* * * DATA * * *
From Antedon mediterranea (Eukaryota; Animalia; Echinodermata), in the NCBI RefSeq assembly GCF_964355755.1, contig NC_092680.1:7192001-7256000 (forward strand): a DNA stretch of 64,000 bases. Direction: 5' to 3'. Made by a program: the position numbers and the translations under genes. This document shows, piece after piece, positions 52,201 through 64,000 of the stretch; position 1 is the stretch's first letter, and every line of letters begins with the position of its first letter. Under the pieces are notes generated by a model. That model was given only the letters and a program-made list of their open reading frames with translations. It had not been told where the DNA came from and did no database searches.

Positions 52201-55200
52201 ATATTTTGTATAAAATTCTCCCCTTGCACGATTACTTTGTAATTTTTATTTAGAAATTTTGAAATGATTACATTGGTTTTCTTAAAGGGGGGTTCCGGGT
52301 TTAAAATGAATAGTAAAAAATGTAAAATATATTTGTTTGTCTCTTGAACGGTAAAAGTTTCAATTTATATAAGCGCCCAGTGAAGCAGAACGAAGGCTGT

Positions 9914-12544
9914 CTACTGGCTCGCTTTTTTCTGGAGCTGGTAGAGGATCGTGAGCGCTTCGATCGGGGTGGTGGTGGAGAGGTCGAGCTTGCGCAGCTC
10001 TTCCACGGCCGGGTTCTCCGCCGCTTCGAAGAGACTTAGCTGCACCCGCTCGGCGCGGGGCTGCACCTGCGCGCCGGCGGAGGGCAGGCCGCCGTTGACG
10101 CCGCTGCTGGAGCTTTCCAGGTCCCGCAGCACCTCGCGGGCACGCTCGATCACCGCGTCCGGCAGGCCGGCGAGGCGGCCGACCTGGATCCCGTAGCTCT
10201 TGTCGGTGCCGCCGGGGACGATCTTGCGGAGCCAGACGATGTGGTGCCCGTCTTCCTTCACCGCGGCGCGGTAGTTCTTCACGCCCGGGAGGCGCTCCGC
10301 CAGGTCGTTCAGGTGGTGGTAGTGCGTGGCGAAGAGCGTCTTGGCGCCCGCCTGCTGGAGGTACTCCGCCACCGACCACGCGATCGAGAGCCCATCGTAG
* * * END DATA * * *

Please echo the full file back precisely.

From Antedon mediterranea (Eukaryota; Animalia; Echinodermata), in the NCBI RefSeq assembly GCF_964355755.1, contig NC_092680.1:7192001-7256000 (forward strand): a DNA stretch of 64,000 bases. Direction: 5' to 3'. Made by a program: the position numbers and the translations under genes. This document shows, piece after piece, positions 52,201 through 64,000 of the stretch; position 1 is the stretch's first letter, and every line of letters begins with the position of its first letter. Under the pieces are notes generated by a model. That model was given only the letters and a program-made list of their open reading frames with translations. It had not been told where the DNA came from and did no database searches.

Positions 52201-55200
52201 ATATTTTGTATAAAATTCTCCCCTTGCACGATTACTTTGTAATTTTTATTTAGAAATTTTGAAATGATTACATTGGTTTTCTTAAAGGGGGGTTCCGGGT
52301 TTAAAATGAATAGTAAAAAATGTAAAATATATTTGTTTGTCTCTTGAACGGTAAAAGTTTCAATTTATATAAGCGCCCAGTGAAGCAGAACGAAGGCTGT

Positions 9914-12544
9914 CTACTGGCTCGCTTTTTTCTGGAGCTGGTAGAGGATCGTGAGCGCTTCGATCGGGGTGGTGGTGGAGAGGTCGAGCTTGCGCAGCTC
10001 TTCCACGGCCGGGTTCTCCGCCGCTTCGAAGAGACTTAGCTGCACCCGCTCGGCGCGGGGCTGCACCTGCGCGCCGGCGGAGGGCAGGCCGCCGTTGACG
10101 CCGCTGCTGGAGCTTTCCAGGTCCCGCAGCACCTCGCGGGCACGCTCGATCACCGCGTCCGGCAGGCCGGCGAGGCGGCCGACCTGGATCCCGTAGCTCT
10201 TGTCGGTGCCGCCGGGGACGATCTTGCGGAGCCAGACGATGTGGTGCCCGTCTTCCTTCACCGCGGCGCGGTAGTTCTTCACGCCCGGGAGGCGCTCCGC
10301 CAGGTCGTTCAGGTGGTGGTAGTGCGTGGCGAAGAGCGTCTTGGCGCCCGCCTGCTGGAGGTACTCCGCCACCGACCACGCGATCGAGAGCCCATCGTAG